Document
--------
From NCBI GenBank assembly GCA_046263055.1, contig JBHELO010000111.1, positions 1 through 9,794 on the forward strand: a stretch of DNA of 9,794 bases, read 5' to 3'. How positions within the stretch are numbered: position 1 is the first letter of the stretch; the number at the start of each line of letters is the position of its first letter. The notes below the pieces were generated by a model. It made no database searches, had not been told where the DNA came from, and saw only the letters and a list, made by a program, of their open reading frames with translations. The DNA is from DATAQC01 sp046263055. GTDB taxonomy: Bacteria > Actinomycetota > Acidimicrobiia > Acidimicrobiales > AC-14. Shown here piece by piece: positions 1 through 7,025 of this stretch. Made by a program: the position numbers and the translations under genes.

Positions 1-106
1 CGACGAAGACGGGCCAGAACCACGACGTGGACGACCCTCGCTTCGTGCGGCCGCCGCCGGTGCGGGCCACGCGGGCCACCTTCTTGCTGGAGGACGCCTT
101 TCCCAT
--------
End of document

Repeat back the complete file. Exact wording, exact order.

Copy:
From NCBI GenBank assembly GCA_046263055.1, contig JBHELO010000111.1, positions 1 through 9,794 on the forward strand: a stretch of DNA of 9,794 bases, read 5' to 3'. How positions within the stretch are numbered: position 1 is the first letter of the stretch; the number at the start of each line of letters is the position of its first letter. The notes below the pieces were generated by a model. It made no database searches, had not been told where the DNA came from, and saw only the letters and a list, made by a program, of their open reading frames with translations. The DNA is from DATAQC01 sp046263055. GTDB taxonomy: Bacteria > Actinomycetota > Acidimicrobiia > Acidimicrobiales > AC-14. Shown here piece by piece: positions 1 through 7,025 of this stretch. Made by a program: the position numbers and the translations under genes.

Positions 1-106
1 CGACGAAGACGGGCCAGAACCACGACGTGGACGACCCTCGCTTCGTGCGGCCGCCGCCGGTGCGGGCCACGCGGGCCACCTTCTTGCTGGAGGACGCCTT
101 TCCCAT